↑ comment by AllAmericanBreakfast ·
2020-06-23T21:38:33.929Z · LW(p) · GW(p)
Tl;dr: A boycott is the central case here, not cancel culture. We need to promote a measured response and keep the Times' perspective charitably in mind.
Is there a difference between cancel culture and a boycott? I think so. Cancel culture inflicts 1) significant emotional, financial, or potentially physical harm on a 2) a specific individual who 3) never signed up for a position of responsibility to field these kinds of threats and 4) can't walk away from the cancellation.
Boycotting uses a much narrower set of tactics, primarily protests and advocating that people not buy a certain product. Typically they target an organization, not an individual. When specific individuals are on the receiving end, their professional role typically is in part to deal with those problems. They can quit if they choose and seek employment elsewhere.
This distinction has its grey areas:
Consider entrepreneurs. They can't necessarily just quit their business, and they're the face of it so even if they did, the accusations might follow them. They didn't start the business to field protests, but to sell products, often when the business was so small that the prospect of the former was remote. Sometimes, they do receive death threats and have their lives permanently constrained for safety reasons.
Furthermore, a successful boycott can get out of control, attracting the attention of psychopaths who'll try to personally intimidate the target. When a group of people coordinates to put a BAD GUY sticker on a corporation, there's no guarantee that the boycott won't lead to a lunatic with a weapon waiting outside the business in question. Nobody organizing the boycott is taking responsibility for the possibility that the boycott spirals out of control, a feature shared with cancel culture.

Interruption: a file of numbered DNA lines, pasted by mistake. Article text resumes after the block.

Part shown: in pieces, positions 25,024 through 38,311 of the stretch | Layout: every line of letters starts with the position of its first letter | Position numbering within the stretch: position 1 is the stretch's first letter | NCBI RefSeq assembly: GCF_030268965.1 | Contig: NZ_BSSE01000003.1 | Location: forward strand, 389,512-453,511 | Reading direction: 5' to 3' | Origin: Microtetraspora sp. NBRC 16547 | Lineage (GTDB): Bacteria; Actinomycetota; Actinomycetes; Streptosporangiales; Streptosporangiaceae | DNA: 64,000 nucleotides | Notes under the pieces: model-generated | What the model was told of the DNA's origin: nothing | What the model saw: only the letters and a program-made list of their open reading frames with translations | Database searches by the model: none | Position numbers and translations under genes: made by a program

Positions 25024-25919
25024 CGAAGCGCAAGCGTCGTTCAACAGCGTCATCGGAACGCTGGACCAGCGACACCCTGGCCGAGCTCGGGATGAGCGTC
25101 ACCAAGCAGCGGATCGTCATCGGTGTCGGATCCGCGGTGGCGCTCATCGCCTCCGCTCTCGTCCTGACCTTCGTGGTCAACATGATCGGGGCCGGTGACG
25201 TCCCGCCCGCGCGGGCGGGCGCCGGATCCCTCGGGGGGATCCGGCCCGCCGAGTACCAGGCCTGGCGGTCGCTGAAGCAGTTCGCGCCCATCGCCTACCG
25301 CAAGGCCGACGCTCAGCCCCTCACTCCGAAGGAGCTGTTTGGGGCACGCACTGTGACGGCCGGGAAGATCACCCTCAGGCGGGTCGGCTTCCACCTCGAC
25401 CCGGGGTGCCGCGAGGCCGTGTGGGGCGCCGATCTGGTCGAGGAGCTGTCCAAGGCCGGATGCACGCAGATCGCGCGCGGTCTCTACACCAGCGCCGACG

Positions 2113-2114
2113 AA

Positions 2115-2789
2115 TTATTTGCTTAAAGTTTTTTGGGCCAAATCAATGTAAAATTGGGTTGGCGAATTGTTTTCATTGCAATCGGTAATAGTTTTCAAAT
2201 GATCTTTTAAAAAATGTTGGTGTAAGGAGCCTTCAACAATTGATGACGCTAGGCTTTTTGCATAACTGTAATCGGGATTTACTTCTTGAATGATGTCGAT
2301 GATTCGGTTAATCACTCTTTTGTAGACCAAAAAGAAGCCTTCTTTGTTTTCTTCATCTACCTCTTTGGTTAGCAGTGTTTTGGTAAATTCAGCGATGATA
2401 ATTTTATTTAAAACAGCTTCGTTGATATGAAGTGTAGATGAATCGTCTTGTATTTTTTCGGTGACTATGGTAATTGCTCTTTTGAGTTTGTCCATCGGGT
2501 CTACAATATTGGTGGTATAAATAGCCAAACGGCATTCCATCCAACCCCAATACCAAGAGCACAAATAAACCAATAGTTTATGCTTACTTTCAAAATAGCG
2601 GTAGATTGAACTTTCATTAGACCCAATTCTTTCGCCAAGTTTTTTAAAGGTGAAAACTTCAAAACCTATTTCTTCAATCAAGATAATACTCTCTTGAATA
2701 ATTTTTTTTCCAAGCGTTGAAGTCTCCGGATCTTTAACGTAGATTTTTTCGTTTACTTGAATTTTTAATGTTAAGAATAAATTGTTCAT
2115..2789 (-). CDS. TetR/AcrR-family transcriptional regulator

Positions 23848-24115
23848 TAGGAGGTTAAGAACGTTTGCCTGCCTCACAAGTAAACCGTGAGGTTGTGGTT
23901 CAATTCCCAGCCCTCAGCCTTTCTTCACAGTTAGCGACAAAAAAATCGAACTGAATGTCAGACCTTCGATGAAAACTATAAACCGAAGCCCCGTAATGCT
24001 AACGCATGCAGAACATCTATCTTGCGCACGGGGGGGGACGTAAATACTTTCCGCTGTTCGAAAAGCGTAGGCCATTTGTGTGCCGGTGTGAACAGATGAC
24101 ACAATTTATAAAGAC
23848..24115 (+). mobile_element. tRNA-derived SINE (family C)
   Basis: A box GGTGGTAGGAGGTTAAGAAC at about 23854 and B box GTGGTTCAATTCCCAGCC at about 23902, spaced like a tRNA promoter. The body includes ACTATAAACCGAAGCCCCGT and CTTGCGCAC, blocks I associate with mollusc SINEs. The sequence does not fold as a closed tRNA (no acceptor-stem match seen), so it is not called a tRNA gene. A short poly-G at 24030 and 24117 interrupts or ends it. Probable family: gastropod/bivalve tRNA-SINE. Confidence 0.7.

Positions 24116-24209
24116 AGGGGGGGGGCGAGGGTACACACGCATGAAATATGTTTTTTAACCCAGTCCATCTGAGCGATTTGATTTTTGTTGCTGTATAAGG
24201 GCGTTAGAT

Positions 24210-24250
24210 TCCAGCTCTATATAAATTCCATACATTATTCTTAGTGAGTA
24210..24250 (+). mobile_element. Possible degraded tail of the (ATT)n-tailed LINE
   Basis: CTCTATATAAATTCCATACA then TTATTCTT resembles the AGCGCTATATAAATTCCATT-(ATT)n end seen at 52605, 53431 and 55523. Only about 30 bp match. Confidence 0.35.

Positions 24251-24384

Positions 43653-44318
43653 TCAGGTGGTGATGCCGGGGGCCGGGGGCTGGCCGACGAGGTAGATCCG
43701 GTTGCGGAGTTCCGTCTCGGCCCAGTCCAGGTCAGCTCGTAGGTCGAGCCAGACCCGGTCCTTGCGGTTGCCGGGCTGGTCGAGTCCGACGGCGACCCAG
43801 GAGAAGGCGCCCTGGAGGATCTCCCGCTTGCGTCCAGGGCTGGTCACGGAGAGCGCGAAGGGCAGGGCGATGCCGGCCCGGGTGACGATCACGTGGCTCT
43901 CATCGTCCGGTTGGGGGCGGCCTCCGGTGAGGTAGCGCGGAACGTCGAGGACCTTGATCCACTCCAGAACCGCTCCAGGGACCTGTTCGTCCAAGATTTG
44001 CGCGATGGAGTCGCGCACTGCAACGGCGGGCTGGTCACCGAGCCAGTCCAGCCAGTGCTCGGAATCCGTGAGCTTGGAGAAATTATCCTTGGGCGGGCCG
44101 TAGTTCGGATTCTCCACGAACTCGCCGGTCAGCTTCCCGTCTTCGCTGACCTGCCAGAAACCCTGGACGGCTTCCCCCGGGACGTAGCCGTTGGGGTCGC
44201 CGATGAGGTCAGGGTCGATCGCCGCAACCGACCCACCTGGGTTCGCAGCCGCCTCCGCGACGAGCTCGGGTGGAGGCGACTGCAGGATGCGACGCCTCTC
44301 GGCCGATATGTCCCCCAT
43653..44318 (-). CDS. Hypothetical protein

However, part of being an entrepreneur is shouldering the risks of the business. That includes the risk that it gets big and incites a boycott from which they can't extricate themselves. In exchange for this, successful entrepreneurs are heavily rewarded.
A boycott's not a legal entity, so there's no way for the organizers to be shouldered with the responsibility of even minimal accountability for any potential harmful outcomes. But at the same time, a boycott doesn't come with the possibility of profit.
In this case, the NY Times isn't owned by its founder. So the main reason not to boycott is the threat of it spiraling out of control. A catastrophic result might be that personally-targeted violence is visited on someone at the Times by a psychopath who uses the boycott as their excuse. Another bad outcome would be that we damage our own aspiring culture of measured thought and action, high valence for free speech, and charity for those we see as our opponents.
I've already made my decision about how to respond, but I'll leave it up to the individual conscience of other readers to decide if they accept this reasoning or not, and how it leads them to act.Replies from: ChristianKl
↑ comment by ChristianKl ·
2020-06-24T10:54:03.481Z · LW(p) · GW(p)
a specific individual who 3) never signed up for a position of responsibility to field these kinds of threats
Which would not be the case for a journalists who decided to take the repsonsibility of doxxing someone. That seems like a clear way of signing up for the responsibility.
A catastrophic result might be that personally-targeted violence is visited on someone at the Times by a psychopath who uses the boycott as their excuse.
You might also prevent a psychopath from visiting someone at home because Times journalists might be more careful about writing attack pieces in the future. That likely happens much more often then Times journalists getting visited.
I think what you should actually care about is minimizing the amount of people in general that get visited by psychopaths. It's also good if being more innocent reduces the changes of it happening.